I have been trying to write about Psalm 27:13 for the last few days. David wrote, “I would have lost heart (fainted), unless I had believed that I would see the goodness of the Lord in the land of the living.” Each time I have sat down to write I just have not felt like what I was trying to say was what God wanted to be said so I have hit delete and decided to try again another day. Today I finally feel ready, I hope you are to. This verse speaks to me on many levels, but I think what I find most appealing is that I am a fainter. I have passed out on more than one occasion when faced with giving blood, but that is the least of my confessions. I have experienced times of fainting in my spiritual life as well. Moments when I decided to be finished with a project, at the end of my strength in waiting for a promise, out of energy when praying for someone or something and even out of hope when faced with despair. I have never, ever come to the point in which I did not consider or believe God to be good, but I have come to places in which I have doubted my ability, my worthiness, my willingness and even my calling. This verse gives me courage because it seems to me that David is expressing what I have expressed myself, he never wanted to be free from God but had times in which he seemed to no longer have the strength to wait, to trust, to hope or to believe. I don’t want to faint anymore and I am trying to take the example of David’s writing to heart so I can learn how to have my strength renewed and my hope strengthened.
A few years ago I learned a valuable lesson about my physical fainting issue, the more embarrassed I was about it the more anxious I became and the more prone I was to fainting again. I had to get a series of shots for a trip to the Philippines and I decided that I would tell the doctor that I had a history of fainting. When I told him he did not make a big deal, he did not ridicule me but instead he reassured me and then asked if I would be more comfortable laying down for the shots so that I was not worried about falling. If I remember correctly I got three shots that day and did not even get a little dizzy. From that time I have continued to follow that pattern, when giving blood or getting shots, let the doctors and nurses know my history beforehand; it has been years since the last time I fainted. What I realize now is that I needed help. I still don’t know why needles bother me so much. I have never had a bad experience, no real reason to point to for my anxiety but I know that it is real and that I needed to find a way to deal with it rather than just continuing as I was. By sharing my anxiety with the doctors and nurses it seems that I have opened myself up and allowed them to now help me with it rather than seeing them as part of the cause for it.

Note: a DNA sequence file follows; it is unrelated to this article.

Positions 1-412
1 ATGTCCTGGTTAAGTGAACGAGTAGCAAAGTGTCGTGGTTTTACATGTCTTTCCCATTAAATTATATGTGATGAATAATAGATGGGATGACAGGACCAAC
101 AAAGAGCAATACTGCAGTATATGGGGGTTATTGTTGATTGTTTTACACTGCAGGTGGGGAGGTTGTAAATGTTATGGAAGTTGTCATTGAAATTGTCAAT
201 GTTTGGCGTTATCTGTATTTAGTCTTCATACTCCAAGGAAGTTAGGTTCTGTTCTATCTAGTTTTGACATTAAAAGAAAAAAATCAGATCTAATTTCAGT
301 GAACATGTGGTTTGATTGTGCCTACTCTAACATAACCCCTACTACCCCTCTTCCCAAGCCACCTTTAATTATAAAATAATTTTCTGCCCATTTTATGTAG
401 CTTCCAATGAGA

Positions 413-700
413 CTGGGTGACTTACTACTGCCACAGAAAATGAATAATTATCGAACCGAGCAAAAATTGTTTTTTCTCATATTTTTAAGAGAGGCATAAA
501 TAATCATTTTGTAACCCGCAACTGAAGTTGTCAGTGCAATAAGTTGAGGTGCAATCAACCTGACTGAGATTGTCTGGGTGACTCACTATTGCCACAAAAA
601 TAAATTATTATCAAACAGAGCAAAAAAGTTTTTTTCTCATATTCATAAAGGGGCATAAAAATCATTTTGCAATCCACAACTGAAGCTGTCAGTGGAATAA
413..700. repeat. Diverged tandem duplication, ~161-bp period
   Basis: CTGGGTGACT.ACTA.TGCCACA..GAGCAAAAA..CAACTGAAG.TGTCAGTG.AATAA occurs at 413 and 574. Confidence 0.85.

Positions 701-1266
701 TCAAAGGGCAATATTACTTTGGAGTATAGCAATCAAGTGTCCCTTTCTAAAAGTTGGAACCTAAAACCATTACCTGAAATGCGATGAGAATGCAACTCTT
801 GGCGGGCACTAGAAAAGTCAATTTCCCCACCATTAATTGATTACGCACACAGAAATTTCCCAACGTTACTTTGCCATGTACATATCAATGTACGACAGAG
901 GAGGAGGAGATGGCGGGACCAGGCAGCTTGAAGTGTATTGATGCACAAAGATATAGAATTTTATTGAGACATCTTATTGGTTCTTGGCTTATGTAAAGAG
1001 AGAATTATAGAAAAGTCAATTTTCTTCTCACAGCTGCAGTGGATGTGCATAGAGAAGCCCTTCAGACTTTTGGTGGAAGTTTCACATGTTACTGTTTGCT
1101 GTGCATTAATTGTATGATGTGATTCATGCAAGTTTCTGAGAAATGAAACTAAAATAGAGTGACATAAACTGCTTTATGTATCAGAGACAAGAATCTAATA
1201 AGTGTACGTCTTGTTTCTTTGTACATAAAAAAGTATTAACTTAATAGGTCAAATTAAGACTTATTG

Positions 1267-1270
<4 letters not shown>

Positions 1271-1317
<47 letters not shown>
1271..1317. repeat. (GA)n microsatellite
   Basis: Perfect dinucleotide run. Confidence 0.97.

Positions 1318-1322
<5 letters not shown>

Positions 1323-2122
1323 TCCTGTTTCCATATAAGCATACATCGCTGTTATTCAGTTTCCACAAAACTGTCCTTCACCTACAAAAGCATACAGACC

For those like me, that have times in which we are faint in spirit, we need to learn to stop hiding our weakness and to begin to allow others to help us carry it. First we have to make a confession to God. He knows our hearts and our struggles. He knows our thoughts and our weaknesses. He is not demanding that we overcome our weakness with our own strength, He is offering to be our Overcomer with His! I have become a firm believer in the act of confession, not merely for the forgiveness of sin but for the empowerment over weakness. It is not a sin to be tempted, but there is something powerful that happens when I confess to God that I am being tempted. He brings strength, He brings hope, He brings love and He brings a way of escape. We often quote I Corinthians 10:13 in part, “God is faithful, who will not allow you to be tempted beyond what you are able”. This partial quotation leaves out the most important part of the promise. The next words read, “but with the temptation will also make the way of escape, that you may be able to bear it.” God is not reacting to temptation, as if He is a Holy strainer, blocking that which could destroy us and allowing to come through that which we can bear, He is actively preparing a way of escape, a way of overcoming, a way of victory and a way of hope.